Everyone Has a Piece of the Truth
My education about the theory of change began in 1978 as a teacher at Carolina Friends School. It was my first experience with Quaker culture, built on deep and true listening, where everyone has a piece of the Truth, where evaluating—rather than judging—is practiced, where time is viewed as an essential partner to reaching consensus, where competition to be right is replaced by a desire to do what’s right for the collective good. We actively lived the mission every day:
Belief that Truth is continually revealed, which implies: Openness to answer the light in others; willingness to listen and respond to the still small voice within;
belief that answers are dynamic, not static; commitment to look beyond and beneath the obvious, searching for truth and identifying falsehood; engagement
in the search for truth because of its inherent value, not simply to find answers.
Here is a meditation on my first awakening.
New to the consensus process and to the absurd notion that everyone has a piece of the Truth, and short on the patience required to deal with either, I do my best to settle into my first Middle School Meeting for Business (staff meeting). I’ve been a city girl most of my life and even the surrounding woods the school is nested in are foreign to me. Norm, the science teacher, breaks the ritual opening silence. He methodically explains to the rest of us how some of his students had sighted a copperhead on the bridge that crosses the creek and links the Middle to the Upper School. His query: “What should we do about the snake?”
What should we do about the snake?? How could the science teacher not know what to do about a
poisonous snake on school grounds? I knew the answer before he could even finish posing his question.
“Kill it!” I say, of course. There it was—quick and simple. Now perhaps we might move on to more weighty educational issues.
Then came a particular kind of silence that would, over the years, become a familiar and welcome sound to me—one that allows the mind to decipher the messages the heart quietly telegraphs to it and gives space for contemplation. But at this particular moment, I am truly mystified. Why isn’t anyone immediately agreeing with me? Jumping on the bandwagon? Making elaborate poisonous snake extinction plans? And furthermore, why isn’t anyone taking charge of this situation? When do we vote?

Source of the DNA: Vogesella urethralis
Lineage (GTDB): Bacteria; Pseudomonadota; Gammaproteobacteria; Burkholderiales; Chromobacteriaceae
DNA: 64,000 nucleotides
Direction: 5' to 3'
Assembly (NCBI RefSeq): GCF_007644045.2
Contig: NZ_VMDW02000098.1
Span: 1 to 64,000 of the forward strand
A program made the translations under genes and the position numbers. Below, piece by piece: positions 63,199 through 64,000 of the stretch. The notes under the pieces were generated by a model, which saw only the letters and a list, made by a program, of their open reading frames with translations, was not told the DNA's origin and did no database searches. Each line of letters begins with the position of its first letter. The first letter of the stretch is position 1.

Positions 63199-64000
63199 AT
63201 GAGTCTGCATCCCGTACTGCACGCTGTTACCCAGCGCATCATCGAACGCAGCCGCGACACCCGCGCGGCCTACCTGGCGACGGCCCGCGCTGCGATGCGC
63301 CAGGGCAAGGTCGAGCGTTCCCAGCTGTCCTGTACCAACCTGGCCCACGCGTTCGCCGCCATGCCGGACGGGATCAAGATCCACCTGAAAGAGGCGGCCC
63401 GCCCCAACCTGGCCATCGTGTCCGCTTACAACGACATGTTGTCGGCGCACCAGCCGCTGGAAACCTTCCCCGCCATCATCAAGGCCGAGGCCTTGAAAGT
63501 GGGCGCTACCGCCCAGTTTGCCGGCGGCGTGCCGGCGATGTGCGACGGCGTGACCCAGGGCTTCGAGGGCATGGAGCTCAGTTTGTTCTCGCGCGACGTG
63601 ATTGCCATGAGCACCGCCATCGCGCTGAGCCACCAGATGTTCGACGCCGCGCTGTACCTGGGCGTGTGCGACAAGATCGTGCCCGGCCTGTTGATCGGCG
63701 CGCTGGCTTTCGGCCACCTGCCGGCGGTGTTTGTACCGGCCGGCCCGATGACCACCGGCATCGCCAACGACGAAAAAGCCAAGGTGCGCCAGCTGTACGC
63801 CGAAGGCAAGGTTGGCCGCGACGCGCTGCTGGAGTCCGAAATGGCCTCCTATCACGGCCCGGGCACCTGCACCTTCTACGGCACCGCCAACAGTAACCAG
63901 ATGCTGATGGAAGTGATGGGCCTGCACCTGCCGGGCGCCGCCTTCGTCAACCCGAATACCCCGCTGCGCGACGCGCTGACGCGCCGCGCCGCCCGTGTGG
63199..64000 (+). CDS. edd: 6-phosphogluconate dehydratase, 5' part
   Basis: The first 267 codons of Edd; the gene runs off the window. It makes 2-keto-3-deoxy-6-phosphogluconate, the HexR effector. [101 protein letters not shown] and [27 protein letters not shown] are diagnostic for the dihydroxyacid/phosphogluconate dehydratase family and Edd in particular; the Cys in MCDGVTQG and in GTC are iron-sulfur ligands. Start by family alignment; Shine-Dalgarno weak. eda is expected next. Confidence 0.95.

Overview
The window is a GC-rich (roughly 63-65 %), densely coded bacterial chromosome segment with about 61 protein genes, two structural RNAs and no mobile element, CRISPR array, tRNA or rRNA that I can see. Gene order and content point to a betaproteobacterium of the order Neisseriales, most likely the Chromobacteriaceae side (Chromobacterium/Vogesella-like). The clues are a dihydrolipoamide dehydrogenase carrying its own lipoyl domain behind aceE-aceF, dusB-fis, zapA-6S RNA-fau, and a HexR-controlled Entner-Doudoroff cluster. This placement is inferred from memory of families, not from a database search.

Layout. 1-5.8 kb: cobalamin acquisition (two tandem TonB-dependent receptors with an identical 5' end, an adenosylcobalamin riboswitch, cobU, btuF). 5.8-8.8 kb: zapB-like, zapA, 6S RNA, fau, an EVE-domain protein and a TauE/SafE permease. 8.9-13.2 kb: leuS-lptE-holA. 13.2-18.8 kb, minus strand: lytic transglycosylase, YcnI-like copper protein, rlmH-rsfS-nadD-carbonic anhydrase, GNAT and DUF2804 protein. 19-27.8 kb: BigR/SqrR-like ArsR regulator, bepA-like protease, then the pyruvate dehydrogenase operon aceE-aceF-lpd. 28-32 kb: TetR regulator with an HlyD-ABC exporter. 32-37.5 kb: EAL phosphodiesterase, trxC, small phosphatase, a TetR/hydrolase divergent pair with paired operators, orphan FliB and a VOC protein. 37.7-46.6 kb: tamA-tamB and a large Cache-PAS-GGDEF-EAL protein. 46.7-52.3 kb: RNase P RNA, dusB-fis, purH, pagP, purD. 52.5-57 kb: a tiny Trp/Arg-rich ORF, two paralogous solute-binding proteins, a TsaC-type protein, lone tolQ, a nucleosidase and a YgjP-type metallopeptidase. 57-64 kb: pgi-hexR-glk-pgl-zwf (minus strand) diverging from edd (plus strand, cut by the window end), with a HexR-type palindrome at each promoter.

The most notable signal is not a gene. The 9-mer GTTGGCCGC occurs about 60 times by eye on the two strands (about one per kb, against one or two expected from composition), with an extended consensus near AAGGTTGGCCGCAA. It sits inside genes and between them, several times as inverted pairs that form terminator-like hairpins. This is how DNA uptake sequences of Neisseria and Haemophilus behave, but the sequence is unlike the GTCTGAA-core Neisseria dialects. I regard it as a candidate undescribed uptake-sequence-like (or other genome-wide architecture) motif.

Norm, Stewart, and others seated around the makeshift meeting space tucked in the corner of the cavernous middle school building, offer that we must protect the snake’s right to live in its natural environment. Others respond that we must protect our students and the neighborhood children who play on school property. A group of articulate, thoughtful educators calmly and truly divided. And because we are practicing Quaker consensus, we have to solve this problem so that we can live with it, explain it, and support it. We’ll never get out of here.
Variations on the concerns branch out from the center, weave themselves around each other, intersect, and sometimes retreat. Something strange is happening here that I have never witnessed before. Each person is truly listening to the others; each point is genuinely being considered. And furthermore, as a result, people are actually able to let go of opinions they previously held and sometimes passionately put forth. And all the while, everyone is working toward a solution, not merely arguing her or his point.
Sixty minutes or so pass. The group falls naturally quiet. Norm once again breaks the silence. “I hear the different points of view expressed here. I hear how our first obligation is to the children’s safety. I don’t, however, want to simply kill the snake.” The collective body language signals a sympathetic response. Another brief silence. Norm continues. “Why not make this an educational opportunity? Let’s show the kids ecology in action. (Judy and Mickey: prepare the barn!) King snakes are natural predators of copperheads; let’s release one near the bridge and allow nature to take its own ecological course while teaching kids about snakes and safety.” This seasoned gathering, having researched the Truth together, heartily affirms Norm’s proposed solution. Some brief, noisy, lateral chatter follows: an offer from Henry to supply the King snake he saw roaming around his backwoods. Thomas suggests a way for kids to safely track and monitor the caper. A plan is forming.
Hattie appropriately invites us to settle out silently together and nonchalantly suggests we reflect on the process and how we each may have contributed to the solution. The meeting adjourned. I went for a walk in the woods.